Bette Davis, smoking. Photo: STF/AFP/Getty Images
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I only have the occasional fag and I don’t long for nicotine – it’s the society of smoking that I crave

Smoking for David? It could only be Hockney. Smoker extraordinaire, and not a bad painter either.

I find smoking quite useful. This may be why one of my best friends says I am the most useless smoker she knows. I can’t distinguish between one kind of fag and another. I can barely keep them alight and only ever have the odd one. It must be annoying. Sure, I had a proper go at 14, but when I got home after a quick puff on the bus my mum said: “Here you are. I’ve got you a lovely silver cigarette case. And here are 40 fags. I don’t want you spending your dinner money on it.”

Immediately, much of the thrill was gone. Now that smoking is becoming more and more verboten, though, I long for something to replace it. Not the fags – it’s established that I don’t know one end from the other and have often been found trying to light the filter. No, I want something to replace the society of smoking.

I know that when you get hypnotised you have to unthink this stuff and imagine that smoking is deeply uncool. But that is not my experience. In fact, I can’t imagine surviving in newspapers years ago without regular trips to the smoking room.

Often it may have been disgusting but it was really the only place where hierarchies collapsed over a spare Silk Cut and you got to find out what was actually happening.

This was especially true when I went to work at the Independent in the Nineties, having been wooed by Andrew Marr’s idea of no news on the front page, something I totally believed in at the time. In those volatile years I found great solace in the smoking area.

But on a trip to San Francisco, it was obvious which way the wind was blowing. Even if you were sitting outside a restaurant, people 20 yards away would complain about a stray bit of smoke.

Waiting at the airport to go home, I was approached by a rather fine gentlemen. “Come on, darling, let’s go and have a fag for David. You know David, don’t you, darling?”

Smoking for David? It could only be Hockney. Smoker extraordinaire, and not a bad painter either. I had indeed once phoned him many years earlier and made him write something for me and was awed by his kindness.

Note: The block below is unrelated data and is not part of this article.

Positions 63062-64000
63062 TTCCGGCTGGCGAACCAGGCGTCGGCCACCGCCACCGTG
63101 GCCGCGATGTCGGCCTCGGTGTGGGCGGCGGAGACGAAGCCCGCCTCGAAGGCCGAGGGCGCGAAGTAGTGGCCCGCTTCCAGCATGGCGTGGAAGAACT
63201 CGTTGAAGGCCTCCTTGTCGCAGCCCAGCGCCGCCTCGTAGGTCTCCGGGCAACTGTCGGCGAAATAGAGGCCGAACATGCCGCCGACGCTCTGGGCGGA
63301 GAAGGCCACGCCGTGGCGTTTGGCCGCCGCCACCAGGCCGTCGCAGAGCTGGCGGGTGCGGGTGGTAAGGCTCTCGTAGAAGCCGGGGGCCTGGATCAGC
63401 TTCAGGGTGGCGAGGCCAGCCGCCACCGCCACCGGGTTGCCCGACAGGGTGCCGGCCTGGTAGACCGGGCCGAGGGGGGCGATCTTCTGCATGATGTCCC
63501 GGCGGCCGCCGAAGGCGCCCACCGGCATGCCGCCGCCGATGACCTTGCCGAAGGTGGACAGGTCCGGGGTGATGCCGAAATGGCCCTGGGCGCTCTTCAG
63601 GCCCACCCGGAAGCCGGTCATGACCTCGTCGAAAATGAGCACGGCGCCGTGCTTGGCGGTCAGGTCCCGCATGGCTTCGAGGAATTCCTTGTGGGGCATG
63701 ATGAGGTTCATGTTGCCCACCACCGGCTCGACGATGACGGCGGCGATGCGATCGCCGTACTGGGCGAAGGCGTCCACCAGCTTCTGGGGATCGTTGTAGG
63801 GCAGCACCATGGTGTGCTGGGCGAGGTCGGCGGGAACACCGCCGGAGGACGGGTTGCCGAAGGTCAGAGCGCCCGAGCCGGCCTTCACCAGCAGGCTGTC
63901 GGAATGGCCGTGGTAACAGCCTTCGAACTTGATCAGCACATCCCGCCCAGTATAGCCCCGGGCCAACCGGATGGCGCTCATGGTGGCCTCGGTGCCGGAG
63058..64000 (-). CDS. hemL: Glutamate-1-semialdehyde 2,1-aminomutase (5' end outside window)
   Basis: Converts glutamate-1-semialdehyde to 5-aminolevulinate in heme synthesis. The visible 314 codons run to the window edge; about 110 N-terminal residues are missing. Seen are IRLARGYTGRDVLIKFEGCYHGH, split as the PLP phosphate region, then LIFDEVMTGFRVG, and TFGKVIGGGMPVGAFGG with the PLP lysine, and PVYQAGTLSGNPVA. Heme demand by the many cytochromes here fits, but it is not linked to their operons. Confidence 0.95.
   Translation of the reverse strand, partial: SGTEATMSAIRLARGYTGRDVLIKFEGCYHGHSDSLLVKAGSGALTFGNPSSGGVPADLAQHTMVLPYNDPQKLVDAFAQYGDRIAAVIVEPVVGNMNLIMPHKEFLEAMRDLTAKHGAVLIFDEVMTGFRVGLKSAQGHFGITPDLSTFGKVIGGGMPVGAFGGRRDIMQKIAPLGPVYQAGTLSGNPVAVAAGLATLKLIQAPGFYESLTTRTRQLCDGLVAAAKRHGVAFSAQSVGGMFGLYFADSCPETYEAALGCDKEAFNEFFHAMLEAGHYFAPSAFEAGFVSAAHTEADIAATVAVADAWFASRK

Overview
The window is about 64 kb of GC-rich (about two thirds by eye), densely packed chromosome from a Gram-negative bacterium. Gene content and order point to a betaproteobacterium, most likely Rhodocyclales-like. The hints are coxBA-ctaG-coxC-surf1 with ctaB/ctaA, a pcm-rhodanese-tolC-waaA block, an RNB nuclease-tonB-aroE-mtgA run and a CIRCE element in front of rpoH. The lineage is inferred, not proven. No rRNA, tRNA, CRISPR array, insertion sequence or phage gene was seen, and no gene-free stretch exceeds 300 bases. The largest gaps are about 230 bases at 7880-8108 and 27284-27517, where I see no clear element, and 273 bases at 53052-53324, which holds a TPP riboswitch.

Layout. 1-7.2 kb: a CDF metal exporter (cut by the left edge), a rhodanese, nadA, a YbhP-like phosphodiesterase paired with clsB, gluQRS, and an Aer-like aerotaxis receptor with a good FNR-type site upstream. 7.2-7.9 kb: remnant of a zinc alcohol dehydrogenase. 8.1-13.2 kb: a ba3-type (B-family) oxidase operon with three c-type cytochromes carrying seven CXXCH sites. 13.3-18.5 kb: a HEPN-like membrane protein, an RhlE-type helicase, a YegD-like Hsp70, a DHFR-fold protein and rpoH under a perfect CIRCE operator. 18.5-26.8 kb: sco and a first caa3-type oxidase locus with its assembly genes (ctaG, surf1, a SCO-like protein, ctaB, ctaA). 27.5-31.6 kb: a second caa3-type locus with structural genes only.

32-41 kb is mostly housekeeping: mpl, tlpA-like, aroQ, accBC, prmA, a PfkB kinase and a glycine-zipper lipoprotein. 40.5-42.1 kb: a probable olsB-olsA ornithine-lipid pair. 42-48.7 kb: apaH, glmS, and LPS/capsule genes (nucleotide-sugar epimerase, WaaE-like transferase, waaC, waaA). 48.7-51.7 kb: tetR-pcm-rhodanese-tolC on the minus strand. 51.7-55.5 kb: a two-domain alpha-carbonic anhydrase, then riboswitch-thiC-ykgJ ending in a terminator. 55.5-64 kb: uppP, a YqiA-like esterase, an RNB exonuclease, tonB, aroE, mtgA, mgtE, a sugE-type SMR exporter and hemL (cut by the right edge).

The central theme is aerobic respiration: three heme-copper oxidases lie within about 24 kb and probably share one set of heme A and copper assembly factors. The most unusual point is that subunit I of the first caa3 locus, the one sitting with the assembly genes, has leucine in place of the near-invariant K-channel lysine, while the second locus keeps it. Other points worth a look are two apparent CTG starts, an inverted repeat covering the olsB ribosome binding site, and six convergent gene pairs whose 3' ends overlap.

This guy turned out to be an old friend of Hockney’s and the finest company in the world. So we stood outside in the sun as he talked of all the parties at David’s house.

This really was the best smoking ever. When we got on the plane he got us champagne: for his “medical condition”, as he could only drink macrobiotic drinks.

At Heathrow, however, we were pulled over.

“What’s in your suitcase?” a customs officer asked him.

“Nothing, darling,” he said. “Just some Betty Crocker Blueberry Muffin Mix and some extremely hardcore pornography.”

No one knew what to say, so we kept walking. Out into the cold air for a goodbye fag.

Suzanne Moore is a writer for the Guardian and the New Statesman. She writes the weekly “Telling Tales” column in the NS.

This article first appeared in the 27 March 2015 issue of the New Statesman, Easter Double 2015

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Cambridge Analytica and the digital war in Africa

Across the continent, UK expertise is being deployed online to sway elections and target dissidents.

Cambridge Analytica, the British political consultancy caught up in a huge scandal over its use of Facebook data, has boasted that they ran the successful campaigns of President Uhuru Kenyatta in the 2013 and 2017 Kenyan elections. In a secretly filmed video, Mark Turnbull, a managing director for Cambridge Analytica and sister company SCL Elections, told a Channel 4 News’ undercover investigative reporting team that his firm secretly stage-managed Kenyatta’s hotly contested campaigns.

“We have rebranded the entire party twice, written the manifesto, done research, analysis, messaging. I think we wrote all the speeches and we staged the whole thing – so just about every element of this candidate,” Turnbull said of his firm’s work for Kenyatta’s party.